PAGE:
Freight terminals can be classified by their size, the added value they provide, and their function:
- Gateway. A world class gateway should contain the whole range of value-added activities related to transportation, from financing to modal and intermodal infrastructures. Still, basic gateways can also exist, mainly focusing on transferring cargo between maritime and inland transport systems.
- Transshipment hub. A port terminal that dominantly specializes in the transshipment of containerized cargo from one shipping network to another. Since limited handling is done on cargo, transshipment hubs provide lower levels of added value.
- Logistics zone. An agglomeration (clustering) of logistics activities in a managed real estate segment.
- Freight village. A logistics zone, or an element of a logistics zone specializing in services.
- Intermodal terminal. A facility transferring cargo between either rail or barge transport systems and road. Commonly acts as a load center for an inland market.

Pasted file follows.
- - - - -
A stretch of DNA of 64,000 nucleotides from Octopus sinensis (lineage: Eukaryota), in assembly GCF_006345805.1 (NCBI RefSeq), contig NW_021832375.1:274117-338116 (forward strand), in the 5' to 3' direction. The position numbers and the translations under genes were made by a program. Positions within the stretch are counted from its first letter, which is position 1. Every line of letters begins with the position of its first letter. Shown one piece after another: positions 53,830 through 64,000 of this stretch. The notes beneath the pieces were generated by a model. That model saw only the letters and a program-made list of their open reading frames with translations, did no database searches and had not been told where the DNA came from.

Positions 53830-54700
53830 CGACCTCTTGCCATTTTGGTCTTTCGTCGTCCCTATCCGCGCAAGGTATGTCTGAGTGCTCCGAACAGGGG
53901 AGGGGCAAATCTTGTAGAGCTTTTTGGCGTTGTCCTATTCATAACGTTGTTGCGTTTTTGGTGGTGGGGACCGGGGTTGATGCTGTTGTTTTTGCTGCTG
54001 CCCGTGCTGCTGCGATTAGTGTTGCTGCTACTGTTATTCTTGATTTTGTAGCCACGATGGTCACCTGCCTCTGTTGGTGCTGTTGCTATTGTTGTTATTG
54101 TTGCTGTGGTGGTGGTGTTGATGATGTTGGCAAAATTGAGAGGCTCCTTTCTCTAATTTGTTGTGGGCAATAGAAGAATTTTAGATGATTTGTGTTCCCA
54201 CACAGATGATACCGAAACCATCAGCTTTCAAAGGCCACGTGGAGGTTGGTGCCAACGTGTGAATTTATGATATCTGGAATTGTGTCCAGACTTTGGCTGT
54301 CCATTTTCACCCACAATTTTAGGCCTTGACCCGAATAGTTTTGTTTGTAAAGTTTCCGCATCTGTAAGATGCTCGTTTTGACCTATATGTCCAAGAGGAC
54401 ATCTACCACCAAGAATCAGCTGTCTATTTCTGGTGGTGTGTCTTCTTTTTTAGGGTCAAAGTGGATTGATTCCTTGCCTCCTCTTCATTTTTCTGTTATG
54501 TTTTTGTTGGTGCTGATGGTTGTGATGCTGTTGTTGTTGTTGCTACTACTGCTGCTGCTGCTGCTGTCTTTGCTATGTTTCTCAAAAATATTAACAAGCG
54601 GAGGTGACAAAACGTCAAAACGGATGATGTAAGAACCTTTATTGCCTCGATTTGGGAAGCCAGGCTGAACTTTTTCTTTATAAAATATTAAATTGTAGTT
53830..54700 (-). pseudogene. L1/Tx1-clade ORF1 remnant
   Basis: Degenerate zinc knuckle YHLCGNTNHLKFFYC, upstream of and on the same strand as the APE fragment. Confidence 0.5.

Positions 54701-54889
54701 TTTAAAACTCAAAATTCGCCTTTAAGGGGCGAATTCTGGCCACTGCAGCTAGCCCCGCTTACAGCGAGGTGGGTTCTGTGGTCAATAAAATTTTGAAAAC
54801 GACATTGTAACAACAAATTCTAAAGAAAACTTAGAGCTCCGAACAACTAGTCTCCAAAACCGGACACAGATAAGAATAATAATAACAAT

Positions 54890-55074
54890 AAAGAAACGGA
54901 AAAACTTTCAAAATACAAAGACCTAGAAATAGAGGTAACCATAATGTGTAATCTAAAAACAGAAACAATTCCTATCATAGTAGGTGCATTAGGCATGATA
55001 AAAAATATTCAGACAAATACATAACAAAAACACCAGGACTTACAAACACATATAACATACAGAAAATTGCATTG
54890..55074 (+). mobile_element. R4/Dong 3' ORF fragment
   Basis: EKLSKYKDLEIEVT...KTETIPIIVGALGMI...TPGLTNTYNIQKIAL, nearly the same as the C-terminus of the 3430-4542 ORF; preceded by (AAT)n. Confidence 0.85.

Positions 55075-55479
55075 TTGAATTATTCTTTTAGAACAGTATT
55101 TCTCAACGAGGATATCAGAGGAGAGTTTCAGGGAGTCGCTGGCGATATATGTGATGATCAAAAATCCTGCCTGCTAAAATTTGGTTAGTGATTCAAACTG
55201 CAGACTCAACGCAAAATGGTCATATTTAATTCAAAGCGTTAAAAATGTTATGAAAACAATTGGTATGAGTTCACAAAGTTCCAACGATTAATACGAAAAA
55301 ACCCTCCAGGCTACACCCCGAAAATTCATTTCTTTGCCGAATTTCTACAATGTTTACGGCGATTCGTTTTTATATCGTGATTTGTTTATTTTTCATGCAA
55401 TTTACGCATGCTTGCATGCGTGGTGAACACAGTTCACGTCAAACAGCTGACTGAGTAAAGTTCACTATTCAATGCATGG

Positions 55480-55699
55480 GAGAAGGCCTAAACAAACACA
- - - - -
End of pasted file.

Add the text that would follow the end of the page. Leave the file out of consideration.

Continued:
- Satellite terminal. Perform a very specific function such as transloading, often in the vicinity of a gateway. Some satellite terminals, such as in Los Angeles, are very significant at providing specialized freight distribution activities.
Logistics zones are often co-located (associated) with port or intermodal terminal facilities. If co-located with a port terminal, the term port-centric logistics zone is used. If co-located with an intermodal terminal, the term inland port (or dry port) is used. Such facilities command the distribution of a vast market area and act as inland load centers. Some inland port facilities like Chicago or Kansas City can have substantial added value activities.